On the other hand, many historians have cried foul against the bill, saying that it will have a devastating impact on the monuments. In their opinion, the bill, if passed, will considerably create stress on the monument. Further, it would undermine the importance of the site. The monuments will considerably be exposed, creating a detrimental effect on the need for preservation of the heritage. According to the critics, already most of the monuments in the country are in a pitiable state. Rapid urbanization has created considerable stress on the land, and further constructional activities in and around monumental complexes could be detrimental to them. Encroaching has been a persistent problem faced at heritage sites in India. Many times, many historical buildings are taken over by neighbouring colonies for constructions needed for other purposes and lost to the public eye. The 2013 Comptroller and Auditor General of India report titled Performance Audit of Ministry Cultures Monuments Antiquities, stated how a large number of monuments over the years have gone missing. According to the report, around 300 centrally protected monuments are encroached upon in India. Some of which are even included in the UNESCO list of world heritage sites. Further, developmental activity, in their opinion, will only make the condition worse. 

Man, monuments, and pollution

A heap of garbage filled with plastic bags, a dirty muddy ditch covered with flies, and busy streets covered with smog and dust – this is a common site across major monuments in India. While our country is home to exquisite monuments, over time, it has been affected by increasing pollution. The toxic air has been polluting many monuments. The best-case study is of the doomed tomb Taj Mahal, a mausoleum crafted in Marble. The monument has been subjected to the vagaries of nature. Over the years, the marble on the Taj has been turning brownish-yellow. This is due to the deposition of carbon and dust particles. Restoration attempts have been made by using a paste of mud clay mineral to clean the marble. This helps in clearing the impurities which are stuck on the surface, and the monument can then be washed by water. Environmentalists and historians have long been worried about the risk of soot and fumes from factories on these monuments. Pollutants like sulphur dioxide and nitrogen dioxide, generated by both vehicles and industries, react with air moisture to form acids that eat into the marble and result in a change of colour and even holes in these heritage monuments.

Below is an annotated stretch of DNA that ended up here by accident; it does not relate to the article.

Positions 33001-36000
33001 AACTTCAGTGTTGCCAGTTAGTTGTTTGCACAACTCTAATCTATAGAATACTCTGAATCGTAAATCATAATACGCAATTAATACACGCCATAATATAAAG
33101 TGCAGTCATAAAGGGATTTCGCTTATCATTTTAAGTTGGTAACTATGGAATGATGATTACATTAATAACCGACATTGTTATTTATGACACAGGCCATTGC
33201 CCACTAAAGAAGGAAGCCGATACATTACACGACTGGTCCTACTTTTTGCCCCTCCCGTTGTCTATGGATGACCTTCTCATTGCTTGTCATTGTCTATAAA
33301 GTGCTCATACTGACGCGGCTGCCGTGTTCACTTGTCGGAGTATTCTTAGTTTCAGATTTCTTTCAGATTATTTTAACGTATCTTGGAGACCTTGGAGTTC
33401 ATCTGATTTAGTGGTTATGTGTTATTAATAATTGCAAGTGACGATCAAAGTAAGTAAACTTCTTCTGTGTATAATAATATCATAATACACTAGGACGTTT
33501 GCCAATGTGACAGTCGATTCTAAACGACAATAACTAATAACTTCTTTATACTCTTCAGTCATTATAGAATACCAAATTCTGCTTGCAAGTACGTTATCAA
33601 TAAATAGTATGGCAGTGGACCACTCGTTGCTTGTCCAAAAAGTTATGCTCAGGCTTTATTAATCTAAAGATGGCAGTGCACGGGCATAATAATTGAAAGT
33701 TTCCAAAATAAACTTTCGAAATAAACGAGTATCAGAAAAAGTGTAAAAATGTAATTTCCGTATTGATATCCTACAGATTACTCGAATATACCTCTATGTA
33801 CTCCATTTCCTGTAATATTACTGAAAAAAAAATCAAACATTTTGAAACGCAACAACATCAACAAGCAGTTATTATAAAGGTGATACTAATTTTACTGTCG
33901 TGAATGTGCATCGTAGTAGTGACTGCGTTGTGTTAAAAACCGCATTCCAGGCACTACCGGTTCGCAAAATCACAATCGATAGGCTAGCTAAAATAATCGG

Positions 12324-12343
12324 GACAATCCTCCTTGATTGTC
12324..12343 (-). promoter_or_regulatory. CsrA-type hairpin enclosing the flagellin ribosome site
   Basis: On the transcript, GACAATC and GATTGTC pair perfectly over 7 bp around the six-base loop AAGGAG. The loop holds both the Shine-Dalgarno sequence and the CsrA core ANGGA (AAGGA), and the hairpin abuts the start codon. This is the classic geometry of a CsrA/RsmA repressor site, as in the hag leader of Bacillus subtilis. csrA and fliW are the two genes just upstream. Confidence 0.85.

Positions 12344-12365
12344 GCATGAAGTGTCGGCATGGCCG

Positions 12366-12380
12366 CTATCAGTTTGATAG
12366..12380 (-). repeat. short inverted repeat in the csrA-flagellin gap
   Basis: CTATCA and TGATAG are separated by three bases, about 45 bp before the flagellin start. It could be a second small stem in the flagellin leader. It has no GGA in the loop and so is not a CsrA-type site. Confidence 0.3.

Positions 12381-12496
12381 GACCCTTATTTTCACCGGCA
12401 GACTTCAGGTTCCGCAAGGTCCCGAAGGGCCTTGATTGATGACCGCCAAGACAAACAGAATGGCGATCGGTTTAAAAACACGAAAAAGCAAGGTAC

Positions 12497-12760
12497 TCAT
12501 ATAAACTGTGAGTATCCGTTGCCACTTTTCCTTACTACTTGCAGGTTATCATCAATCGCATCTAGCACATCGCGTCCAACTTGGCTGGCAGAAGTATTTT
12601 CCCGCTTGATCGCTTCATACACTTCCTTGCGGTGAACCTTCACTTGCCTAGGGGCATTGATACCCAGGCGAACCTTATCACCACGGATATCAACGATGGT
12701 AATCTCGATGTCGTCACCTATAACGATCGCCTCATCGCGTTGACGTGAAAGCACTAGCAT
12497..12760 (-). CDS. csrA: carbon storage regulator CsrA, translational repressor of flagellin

A similar fate is met by the iconic lotus temple, which has been coloured yellow. A petition has been filed with demands to protect the monument. The main concern was the vehicular pollution, which causes the discolouration of the marble. There was news that the Charminar at Hyderabad is turning black, and the golden temple at Amritsar has been battling a similar problem. Apart from environmental issues, a lot of monuments in India suffer due to issues of lack of maintenance. The peeling of plaster, moss, and lichen growth on the wall and the bad state of conservation warrants immediate remedial steps from the government. 

Apart from monuments, many natural heritage sites in India are facing damages due to uncontrolled tourism. This has created a disequilibrium, wherein these heritage sites were substantially affected. An important instance is the geopolitically delicate case-study of the Pangong Tso lake of Ladakh, which, after the film 3 Idiots, has seen an astounding rise in the number of tourists. This has considerably harmed the site and has raised concern over sustainability for local people and immediate ecosystems for the rest of the year. 

Efforts of preservation

To strengthen the cultural ethos of our country by the preservation of monuments, the government has taken some stringent steps and chalked many schemes. The Ministry of culture, in conjunction with ASI, has come up with a scheme named “Must see.” Within this, the ASI has enlisted around 138 most iconic monuments across the country, which one should visit.

Adopt a heritage scheme” has been launched, which makes it possible for private sector companies, public sector companies, and corporate individuals to adopt the sites and to take up the responsibility for making our heritage and tourism more sustainable through conservation and development. The scheme focuses on the development and maintenance of world-class tourist infrastructure and amenities.  

Adarsh Smarak Scheme” has also been launched, which

 has a list of 100 monuments which would be upgraded and provided with facilities like Wi-Fi cafeteria. Such facilities can greatly attract tourists. “Swadesh Darshan” scheme was launched by the Ministry of Tourism for the development of theme-based tourist circuits to cater to both mass and niche tourism. The National Mission for Pilgrimage Rejuvenation and Spiritual Augmentation Drive (PRASAD) Scheme was also launched by the Ministry for the development and beautification of pilgrimage sites to tap the growth of domestic tourists driven by spiritual/religious sentiments. 

Many enterprises in the private sector have been trying to harness a synthesis between history and technology. Techniques of Augmented reality (AR) have been used to bring people closer to monuments. The app named “Augtraveler” narrates the history of the monuments and reveals other interesting facts regarding the monuments. This helps visitors to understand the monuments better and helps us know history. It is an interactive app that gives people knowledge about various artifacts and objects within the complex. The stories are narrated in the form of a storyline. It walks the people through history and tells them about the heritage. Applications like these play an important role in bringing the heritage closer to the public. The government is increasingly forging a dialogue on monuments in India. It is roping in conservation efforts from different factions of society to promote the rich cultural ethos of India. 

Featured Image Credits: Shanmukha Sai Uppala